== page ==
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Police helicopter crashes onto Glasgow pub

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Police helicopter crashes onto Glasgow pub

Old 9th Dec 2013, 20:07
  #941 (permalink)  
 
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I suggest that there was at least another 60 litres in the system.
Where do you get that from Sid?

Re the rotor brake, a unit once did start a 135 up with the rotor brake applied but I don't think it stopped the donkeys and the blades still turned.
The engines start and the blades do turn if the rotor brake is left on. I know.

the AP just tried to continue the flight?
If by AP you mean the Auto Pilot, the AP doesn't work the collective.

To the poster who asked about AVGAS in one of the tanks, yes, it was a stupid question.
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Old 9th Dec 2013, 20:08
  #942 (permalink)  
 
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Originally Posted by Torque Tonight View Post
Grenville, I think you misinterpreted my comments. I did not suggest that a stalled rotor should be recoverable. I said that I believe a stalled rotor with the collective fully down may still have some small rotation.

No.
Once fully stalled, the position of the collective makes little difference.
It may reduce the AoA temporarily by 5°.
Once much above 10°, AoA will increase quickly, once RPM decays and Rate of Descent builds.
If you arrive at AoA >12-13° with lever full down, it's game over. Watch the Rotor stop in about 5s from there. (In a low inertia rotor system, a high inertia one may expand that towards 10s).


Edit:
After having read @Grenville's comment I think me too misunderstood the point you were trying to make. See my comment to @Grenville.

Last edited by henra; 9th Dec 2013 at 21:42.
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Old 9th Dec 2013, 20:08
  #943 (permalink)  
 
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Chopjock

Because that (given the facts of a call to enter the zone at 2218 and catastrophe at 2222) WOULD have been grounds for a PAN call at least when the first engine failed and the pilot being incapacitated or some similar catastrophe when the second engine failed.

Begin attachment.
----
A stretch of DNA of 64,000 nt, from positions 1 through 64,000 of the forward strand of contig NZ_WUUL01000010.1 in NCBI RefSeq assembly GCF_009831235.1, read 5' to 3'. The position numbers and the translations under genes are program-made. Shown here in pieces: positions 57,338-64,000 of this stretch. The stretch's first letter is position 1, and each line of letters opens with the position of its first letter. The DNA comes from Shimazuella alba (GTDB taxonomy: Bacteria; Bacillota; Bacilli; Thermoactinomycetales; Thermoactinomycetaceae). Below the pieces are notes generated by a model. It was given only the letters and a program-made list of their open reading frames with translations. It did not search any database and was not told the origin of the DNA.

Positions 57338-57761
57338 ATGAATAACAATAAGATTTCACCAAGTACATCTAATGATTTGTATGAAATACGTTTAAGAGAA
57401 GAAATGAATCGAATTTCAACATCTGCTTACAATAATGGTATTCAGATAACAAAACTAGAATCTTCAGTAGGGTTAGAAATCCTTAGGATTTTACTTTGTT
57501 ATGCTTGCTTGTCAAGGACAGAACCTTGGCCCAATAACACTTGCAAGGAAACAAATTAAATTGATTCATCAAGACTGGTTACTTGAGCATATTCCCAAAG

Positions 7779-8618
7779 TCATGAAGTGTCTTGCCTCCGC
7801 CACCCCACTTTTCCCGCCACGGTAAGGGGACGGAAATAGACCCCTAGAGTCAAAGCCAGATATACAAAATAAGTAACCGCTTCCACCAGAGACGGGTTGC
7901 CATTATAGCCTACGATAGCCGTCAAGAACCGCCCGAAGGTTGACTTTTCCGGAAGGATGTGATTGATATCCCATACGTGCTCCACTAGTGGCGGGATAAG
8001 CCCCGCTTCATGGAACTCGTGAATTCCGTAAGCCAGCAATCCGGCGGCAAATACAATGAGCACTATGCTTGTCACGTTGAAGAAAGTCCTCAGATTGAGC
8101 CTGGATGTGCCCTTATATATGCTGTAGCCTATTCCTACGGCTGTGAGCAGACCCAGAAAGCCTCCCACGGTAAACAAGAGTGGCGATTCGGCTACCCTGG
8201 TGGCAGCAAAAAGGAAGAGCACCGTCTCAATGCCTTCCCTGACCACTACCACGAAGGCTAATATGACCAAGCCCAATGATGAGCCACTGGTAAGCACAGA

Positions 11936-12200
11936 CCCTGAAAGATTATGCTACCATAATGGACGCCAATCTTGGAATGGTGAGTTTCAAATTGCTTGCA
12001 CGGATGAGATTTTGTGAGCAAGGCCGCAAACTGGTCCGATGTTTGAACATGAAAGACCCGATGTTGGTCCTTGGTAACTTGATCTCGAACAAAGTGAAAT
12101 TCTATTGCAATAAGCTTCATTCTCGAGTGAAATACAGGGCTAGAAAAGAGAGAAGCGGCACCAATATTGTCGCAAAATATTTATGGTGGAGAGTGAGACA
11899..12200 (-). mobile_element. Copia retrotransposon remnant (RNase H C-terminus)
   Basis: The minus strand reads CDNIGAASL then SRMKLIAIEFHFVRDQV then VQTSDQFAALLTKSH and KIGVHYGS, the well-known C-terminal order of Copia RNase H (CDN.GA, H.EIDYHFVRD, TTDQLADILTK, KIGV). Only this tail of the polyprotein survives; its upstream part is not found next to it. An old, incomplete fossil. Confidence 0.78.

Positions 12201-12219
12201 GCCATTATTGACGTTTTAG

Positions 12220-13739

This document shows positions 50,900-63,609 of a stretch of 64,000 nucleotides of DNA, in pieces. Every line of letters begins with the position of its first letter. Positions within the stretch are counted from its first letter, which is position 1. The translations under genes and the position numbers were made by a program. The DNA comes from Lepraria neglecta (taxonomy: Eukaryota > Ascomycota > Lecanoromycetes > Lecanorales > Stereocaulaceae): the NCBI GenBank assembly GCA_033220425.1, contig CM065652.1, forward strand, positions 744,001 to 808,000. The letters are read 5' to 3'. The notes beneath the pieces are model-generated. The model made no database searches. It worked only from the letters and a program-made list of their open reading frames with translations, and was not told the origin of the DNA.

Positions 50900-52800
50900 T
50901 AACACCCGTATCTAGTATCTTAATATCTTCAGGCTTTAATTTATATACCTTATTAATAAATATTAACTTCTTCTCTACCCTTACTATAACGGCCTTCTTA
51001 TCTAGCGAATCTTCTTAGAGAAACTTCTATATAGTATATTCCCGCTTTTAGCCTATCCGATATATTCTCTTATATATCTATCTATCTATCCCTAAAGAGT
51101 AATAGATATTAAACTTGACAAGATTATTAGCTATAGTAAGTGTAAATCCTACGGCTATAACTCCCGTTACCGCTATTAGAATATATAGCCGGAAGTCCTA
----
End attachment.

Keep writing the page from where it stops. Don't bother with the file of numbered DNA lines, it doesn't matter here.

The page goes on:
Also, no sane helicopter pilot given 1 minute or so warning of complete power loss (ie first engine stopping) fails to do everything necessary to cope with the imminent event. Which, with one spectacular exception in my 37 years knowledge, has never previously involved a twin simply running out of fuel.

Now, if you are postulating two entirely independent failures, I am willing to discuss the odds. Would you like to play poker?
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Old 9th Dec 2013, 20:08
  #944 (permalink)  
 
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How do we know for sure that one engine was not already out and the pilot was expediting the trip home, perhaps on AP and then when the second engine quit the AP just tried to continue the flight?
Chopjock - in normal flight on the 135 the AP is always engaged, (helpful yellow caption if you forget) however I doubt few of us would engage the upper modes e.g. HDG, ALT etc. and sit on our hands in the event of ending up in a OEI configuration for whatever reason, even less likely 1 or 2 miles from base.
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Old 9th Dec 2013, 20:09
  #945 (permalink)  
 
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There was a comment from the AAIB that the lifting of the helicopter from the site and other factors regarding the aircraft being disturbed in situ meant that the extent of the examination of the aircraft was limited.